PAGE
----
Martha Thomases: Neil Gaiman – And Failure
If you haven’t already seen this video, rush right over here and listen to Neil Gaiman give a commencement address at the University of the Arts in Philadelphia last week. In his inimitably charming manner, Neil advises the new graduates on how to approach a life in the arts.
He is wise and he is insightful, and he inspires me to riff on a few of his tenets. And, because I’m me, I’m going to quibble with another.
The best thing he says is the scariest: Fail. You can’t be an artist if you don’t fail, frequently and spectacularly. You have to make mistakes, and you have to make them in public, or it least in front of an editor or a curator or a choreographer or a director who will be a witness. If you don’t make mistakes and fail, you don’t test your limits, you don’t discover who you are and what kind of art you are capable of creating.
It’s not enough to just make mistakes, or we would all be successful artists. You also have to learn from the mistakes you’ve made. Sometimes the lesson isn’t obvious – Neil describes how he misspelled the name “Caroline” as “Coraline” and thus was born a brilliant story – but if you don’t learn, you’ll keep making the same mistake, expecting it to suddenly produce success. And then you are an executive in the DC marketing department, not an artist.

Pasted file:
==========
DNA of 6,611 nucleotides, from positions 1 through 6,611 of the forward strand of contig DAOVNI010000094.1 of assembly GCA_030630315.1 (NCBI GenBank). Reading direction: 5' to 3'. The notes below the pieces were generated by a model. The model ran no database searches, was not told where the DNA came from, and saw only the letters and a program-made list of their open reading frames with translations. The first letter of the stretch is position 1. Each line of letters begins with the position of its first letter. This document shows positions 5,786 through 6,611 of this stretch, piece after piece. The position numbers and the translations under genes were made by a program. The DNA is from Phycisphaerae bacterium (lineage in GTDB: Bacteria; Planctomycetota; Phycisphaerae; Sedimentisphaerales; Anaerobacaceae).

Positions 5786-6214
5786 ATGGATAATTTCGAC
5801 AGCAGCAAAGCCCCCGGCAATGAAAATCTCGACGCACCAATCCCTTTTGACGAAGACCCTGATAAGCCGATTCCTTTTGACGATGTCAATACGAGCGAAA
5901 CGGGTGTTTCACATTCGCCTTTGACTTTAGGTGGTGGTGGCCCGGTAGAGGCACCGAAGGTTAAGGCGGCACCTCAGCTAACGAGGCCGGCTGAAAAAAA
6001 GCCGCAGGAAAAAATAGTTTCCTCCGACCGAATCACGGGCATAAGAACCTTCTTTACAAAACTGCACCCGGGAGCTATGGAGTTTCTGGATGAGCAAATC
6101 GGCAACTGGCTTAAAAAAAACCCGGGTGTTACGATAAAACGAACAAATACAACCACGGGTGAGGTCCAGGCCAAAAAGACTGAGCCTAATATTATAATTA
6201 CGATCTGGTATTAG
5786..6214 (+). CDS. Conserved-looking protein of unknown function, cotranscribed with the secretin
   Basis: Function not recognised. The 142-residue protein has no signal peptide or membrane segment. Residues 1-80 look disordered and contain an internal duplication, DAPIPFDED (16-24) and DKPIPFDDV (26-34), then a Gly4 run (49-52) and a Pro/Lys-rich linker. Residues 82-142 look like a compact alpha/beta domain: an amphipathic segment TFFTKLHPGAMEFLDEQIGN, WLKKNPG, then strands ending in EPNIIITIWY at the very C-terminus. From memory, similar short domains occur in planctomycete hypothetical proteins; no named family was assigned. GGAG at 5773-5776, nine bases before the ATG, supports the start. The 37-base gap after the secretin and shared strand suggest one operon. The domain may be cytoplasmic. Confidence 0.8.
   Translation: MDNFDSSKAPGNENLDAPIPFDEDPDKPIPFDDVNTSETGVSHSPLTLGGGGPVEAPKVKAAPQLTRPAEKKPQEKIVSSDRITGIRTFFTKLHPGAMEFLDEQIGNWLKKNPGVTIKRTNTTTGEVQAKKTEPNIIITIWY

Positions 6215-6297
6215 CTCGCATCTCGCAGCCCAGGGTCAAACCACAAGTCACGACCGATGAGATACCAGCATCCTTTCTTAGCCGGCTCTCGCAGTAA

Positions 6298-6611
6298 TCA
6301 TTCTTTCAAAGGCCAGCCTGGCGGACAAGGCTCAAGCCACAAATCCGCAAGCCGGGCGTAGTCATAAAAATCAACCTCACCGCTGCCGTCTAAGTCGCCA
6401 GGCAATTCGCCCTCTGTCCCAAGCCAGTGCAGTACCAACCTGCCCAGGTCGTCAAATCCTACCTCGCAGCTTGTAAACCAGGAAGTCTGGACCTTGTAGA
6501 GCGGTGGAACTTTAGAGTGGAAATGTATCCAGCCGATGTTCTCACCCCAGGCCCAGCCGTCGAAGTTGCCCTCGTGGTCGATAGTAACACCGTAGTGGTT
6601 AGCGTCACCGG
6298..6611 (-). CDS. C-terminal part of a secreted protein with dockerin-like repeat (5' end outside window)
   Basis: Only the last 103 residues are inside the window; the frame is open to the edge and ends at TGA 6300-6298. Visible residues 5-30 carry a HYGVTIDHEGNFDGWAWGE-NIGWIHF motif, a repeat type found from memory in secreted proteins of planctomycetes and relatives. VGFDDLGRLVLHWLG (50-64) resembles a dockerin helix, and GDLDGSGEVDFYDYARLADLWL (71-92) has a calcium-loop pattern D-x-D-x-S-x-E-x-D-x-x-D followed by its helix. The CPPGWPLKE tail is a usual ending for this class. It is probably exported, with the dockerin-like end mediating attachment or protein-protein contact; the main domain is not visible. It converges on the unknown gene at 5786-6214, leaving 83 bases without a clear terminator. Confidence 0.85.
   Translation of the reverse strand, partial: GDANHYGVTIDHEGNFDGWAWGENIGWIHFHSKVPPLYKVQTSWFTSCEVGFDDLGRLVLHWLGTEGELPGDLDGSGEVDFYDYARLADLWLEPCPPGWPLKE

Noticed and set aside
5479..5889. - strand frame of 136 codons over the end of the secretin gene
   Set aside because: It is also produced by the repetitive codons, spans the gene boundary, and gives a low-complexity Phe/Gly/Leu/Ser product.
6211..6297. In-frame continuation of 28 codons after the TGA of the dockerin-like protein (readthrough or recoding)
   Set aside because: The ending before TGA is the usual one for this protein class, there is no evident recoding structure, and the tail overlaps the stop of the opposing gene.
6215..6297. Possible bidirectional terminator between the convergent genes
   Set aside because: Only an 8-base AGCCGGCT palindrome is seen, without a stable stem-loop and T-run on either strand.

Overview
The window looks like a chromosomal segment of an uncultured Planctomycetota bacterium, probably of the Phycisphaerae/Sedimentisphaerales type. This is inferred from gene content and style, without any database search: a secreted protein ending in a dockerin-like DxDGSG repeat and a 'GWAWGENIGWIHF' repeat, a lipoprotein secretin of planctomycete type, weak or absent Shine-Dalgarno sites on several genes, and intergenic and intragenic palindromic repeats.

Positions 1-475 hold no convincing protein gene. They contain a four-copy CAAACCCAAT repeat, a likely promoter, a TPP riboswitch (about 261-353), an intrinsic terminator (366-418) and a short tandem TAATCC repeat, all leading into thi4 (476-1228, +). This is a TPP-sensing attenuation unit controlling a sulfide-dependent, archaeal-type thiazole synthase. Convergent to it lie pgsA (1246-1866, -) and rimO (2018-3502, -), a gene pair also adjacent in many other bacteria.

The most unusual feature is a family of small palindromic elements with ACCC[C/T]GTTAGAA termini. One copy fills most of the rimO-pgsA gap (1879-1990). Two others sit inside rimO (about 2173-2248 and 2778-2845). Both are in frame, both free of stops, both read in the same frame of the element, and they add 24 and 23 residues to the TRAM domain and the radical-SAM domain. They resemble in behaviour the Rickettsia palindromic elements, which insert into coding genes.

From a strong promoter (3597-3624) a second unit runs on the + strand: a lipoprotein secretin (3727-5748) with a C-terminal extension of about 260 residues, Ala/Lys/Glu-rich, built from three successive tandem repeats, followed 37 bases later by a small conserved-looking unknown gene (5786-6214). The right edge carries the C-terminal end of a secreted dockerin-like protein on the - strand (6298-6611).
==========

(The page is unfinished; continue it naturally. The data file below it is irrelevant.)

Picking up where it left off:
He also talks about not taking jobs just to make money, which is a fearless thing for a young artist to attempt. Money is important, especially when you don’t have any. It pays for rent and food. It allows you to clothe yourself so you are presentable and can get other jobs. Sometimes the artist has children at home, and a hungry baby really doesn’t understand why artistic integrity is a thing. Like making mistakes, this is where the true nature of the artist is revealed. You can make the sacrifices for your art, and learn from them, as you learned from your failures. Maybe you’ll learn that the life of the artist isn’t for you.
That’s no disgrace. That’s real life.
And now, here’s my quibble. Neil tells the kids in the audience that, whatever happens to them, they should “make good art.” If the cat dies, “make good art.” If you lose a leg, “make good art.” If you can do it in the bad times, you can do it in the good times.
I’m in favor of good art. There should be more of it. However, one of my personal demons, when I sit down to write, is the fear that my work isn’t good enough. I’m much better off attempting to make art, without sweating whether or not it meets anyone’s standard of “good.” A writer writes because she has to write. An artist makes art because she has to make art.
“Good” comes with luck, practice, inspiration and skill.
SATURDAY: Marc Alan Fishman